By Rick Schultz
Price MSRP: $135.00
Source: Bike shops, Websites
Features: 500 sq.mm. contact area, Carbon Pedal Body
How Obtained: Manufacturers sample
Summary: Good pedal, for outside riding.
- Solid platform, no rocking of the foot when applying power
- No issues with the carbon, no cracking, no issues
- See Below
Going over to LOOK’s Pedals page, they have 7 product categories; road, MTB, gravel, urban, trekking, power meter ( joint collaboration with SRM) and spare parts. Most reading these reviews would probably be interested in the road lineup of pedals.
LOOK further defines their road line into race, gran fondo and comfort.
The KEO Blades are under the race line and the KEO 2’s are under the gran fondo. There is no direct comparison with Shimano, but the Blades are their top of the line and I would compare the KEO 2’s to an Ultegra level equivalent. The KEO 2 line consists of 2 models, KEO 2 MAX and KEO 2 MAX Carbon, basically identical except for the material that makes up the pedal body.
|PEDAL||MATERIAL||WEIGHT Each pedal / Pair + cleats|
|KEO 2 MAX||Composite – My guess is fiber glass injected nylon||130g / 328 g|
|KEO 2 MAX CARBON||Carbon – My guess is carbon flock injected nylon||125g / 312 g|
Due to the C-19 lockdowns, I have been cycling indoors for the past two years. I have been using this pair of LOOK KEO 2 MAX CARBON pedals on my Cervelo. The Cervelo is mounted to a WAHOO KICKR trainer mounted to the ROUVY cycling app. The aftermath is that these pedals are almost completely rusted, I have repacked them with grease twice and the carbon pedal nut won’t come off anymore.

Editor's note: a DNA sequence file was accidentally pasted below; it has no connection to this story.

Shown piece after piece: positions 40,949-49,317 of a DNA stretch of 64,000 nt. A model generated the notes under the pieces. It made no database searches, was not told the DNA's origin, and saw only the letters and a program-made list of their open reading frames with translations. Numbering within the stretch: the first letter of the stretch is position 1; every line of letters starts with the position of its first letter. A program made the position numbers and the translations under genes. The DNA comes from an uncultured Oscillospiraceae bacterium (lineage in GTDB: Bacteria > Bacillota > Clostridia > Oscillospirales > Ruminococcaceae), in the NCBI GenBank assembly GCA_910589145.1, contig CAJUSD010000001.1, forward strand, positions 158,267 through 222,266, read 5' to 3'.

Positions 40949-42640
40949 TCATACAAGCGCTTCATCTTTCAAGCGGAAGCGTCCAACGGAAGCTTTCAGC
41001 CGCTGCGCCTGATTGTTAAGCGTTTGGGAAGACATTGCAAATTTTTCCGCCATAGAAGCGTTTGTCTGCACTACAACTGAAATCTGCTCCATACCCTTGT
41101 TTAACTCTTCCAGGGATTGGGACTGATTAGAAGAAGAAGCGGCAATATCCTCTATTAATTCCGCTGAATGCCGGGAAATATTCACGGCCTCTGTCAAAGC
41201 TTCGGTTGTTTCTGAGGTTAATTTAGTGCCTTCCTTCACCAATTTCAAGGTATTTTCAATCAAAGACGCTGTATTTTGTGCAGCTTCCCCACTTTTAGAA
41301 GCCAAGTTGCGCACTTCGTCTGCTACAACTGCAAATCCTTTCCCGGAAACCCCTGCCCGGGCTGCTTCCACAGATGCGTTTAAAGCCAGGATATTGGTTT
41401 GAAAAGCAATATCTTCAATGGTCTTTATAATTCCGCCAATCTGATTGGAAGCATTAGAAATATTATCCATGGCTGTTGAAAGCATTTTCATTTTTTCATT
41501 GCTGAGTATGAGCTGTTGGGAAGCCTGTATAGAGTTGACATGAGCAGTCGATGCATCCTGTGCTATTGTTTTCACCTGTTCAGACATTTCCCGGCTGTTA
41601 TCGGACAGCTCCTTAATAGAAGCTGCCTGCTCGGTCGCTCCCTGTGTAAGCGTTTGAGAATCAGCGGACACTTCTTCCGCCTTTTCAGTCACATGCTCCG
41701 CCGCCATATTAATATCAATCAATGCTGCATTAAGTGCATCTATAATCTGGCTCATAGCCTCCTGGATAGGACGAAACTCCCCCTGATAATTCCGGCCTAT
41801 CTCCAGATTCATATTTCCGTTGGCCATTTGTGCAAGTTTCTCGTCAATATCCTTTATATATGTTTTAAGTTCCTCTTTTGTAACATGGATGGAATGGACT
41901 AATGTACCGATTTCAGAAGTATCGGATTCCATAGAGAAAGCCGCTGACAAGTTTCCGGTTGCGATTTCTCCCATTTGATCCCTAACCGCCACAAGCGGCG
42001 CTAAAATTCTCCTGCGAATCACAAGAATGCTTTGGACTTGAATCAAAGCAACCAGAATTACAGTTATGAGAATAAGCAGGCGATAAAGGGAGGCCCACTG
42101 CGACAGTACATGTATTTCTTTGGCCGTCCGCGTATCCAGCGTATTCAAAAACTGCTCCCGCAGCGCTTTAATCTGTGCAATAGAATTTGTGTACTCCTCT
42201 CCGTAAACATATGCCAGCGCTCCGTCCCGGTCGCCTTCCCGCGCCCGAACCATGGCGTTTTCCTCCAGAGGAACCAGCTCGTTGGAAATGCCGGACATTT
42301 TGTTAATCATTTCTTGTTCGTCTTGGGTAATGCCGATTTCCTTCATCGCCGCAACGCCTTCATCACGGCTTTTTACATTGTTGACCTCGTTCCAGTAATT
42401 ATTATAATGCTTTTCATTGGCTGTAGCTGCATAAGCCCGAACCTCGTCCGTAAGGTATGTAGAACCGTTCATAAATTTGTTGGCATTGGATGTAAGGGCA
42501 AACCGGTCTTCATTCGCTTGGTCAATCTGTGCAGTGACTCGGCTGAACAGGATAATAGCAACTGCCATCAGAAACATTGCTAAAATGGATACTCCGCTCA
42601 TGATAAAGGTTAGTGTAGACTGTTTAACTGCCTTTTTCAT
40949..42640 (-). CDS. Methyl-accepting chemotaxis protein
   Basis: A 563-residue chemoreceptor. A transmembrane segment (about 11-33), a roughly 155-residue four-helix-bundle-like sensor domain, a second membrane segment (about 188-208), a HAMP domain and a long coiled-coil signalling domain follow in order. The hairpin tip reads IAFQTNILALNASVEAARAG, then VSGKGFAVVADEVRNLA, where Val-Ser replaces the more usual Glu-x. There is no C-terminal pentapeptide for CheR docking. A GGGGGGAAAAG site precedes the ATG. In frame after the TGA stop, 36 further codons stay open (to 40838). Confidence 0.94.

- Solid platform, no rocking of the foot when applying power.
- No issues with the carbon, no cracking, rock solid.
- They are not waterproof, which means that sweat easily gets past the pedal nut and into the axle body causing the pedal axle and bearings to rust. To make them last as long as possible, I have completely filled (100%) and repacked the pedal body with grease. The thought here is that there will be no room for the sweat to flow into.
- After disassembling twice to repacking the axle body, the carbon pedal nut is stripped and will not come off, so they are shot.
FYI – Shimano Ultegra pedals use a steel pedal/axle nut and are a more robust design. But, you pay the price as the Shimano PD-R8000 pedals list for $200 (but you can usually find them for $135-$150 USD).
Now, to be fair, indoor training is extremely hard on the equipment. Sweat gets into everything and the entire force of the pedal stroke is transmitted to the rear dropouts. Out on the road, the bike sways back and forth a little, on a trainer, the bike is clamped tight. These pedals excell outdoors in the dry but are not really made for indoor training.
So, it’s a little tough to write a review for a product which is outside of its intended use. But, looking at the Ultegra pedal, I think it would survive a lot better in any environment.
Coach Rick Schultz is an avid cyclist who trains, races and coaches in Southern California. Rick is an engineer by trade, and in addition to being a coach, he’s a bike fitter and prolific product reviewer. He’s the author of Stretching & Core Strengthening for the Cyclist in the RBR eBookstore. Check his product reviews website, www.biketestreviews.com, and his coaching site, www.bikefitnesscoaching.com. Click to read Rick’s full bio.
Sorry about Rick’s experience with his Keo’s, but the lack of water resistance may not be true of all Look Keo’s. My Keo Max’s (admittedly not Carbon version) have held up fine over 3+ years & 10k miles of road riding including wet roads & getting caught in downpours. Axle body spins like new despite ZERO maintenance (although I do spray lube the tensioning spring after rainy rides). I also ride Shimano SPD-SLs regularly, but prefer the Look pedaling platform for my longer rides (50+miles). My only issue with Look is that the ‘Grip’ material on the Grip-style cleats wears out quicker than the Shimano SPD-SL cleats if you walk on ’em a lot without cleat covers.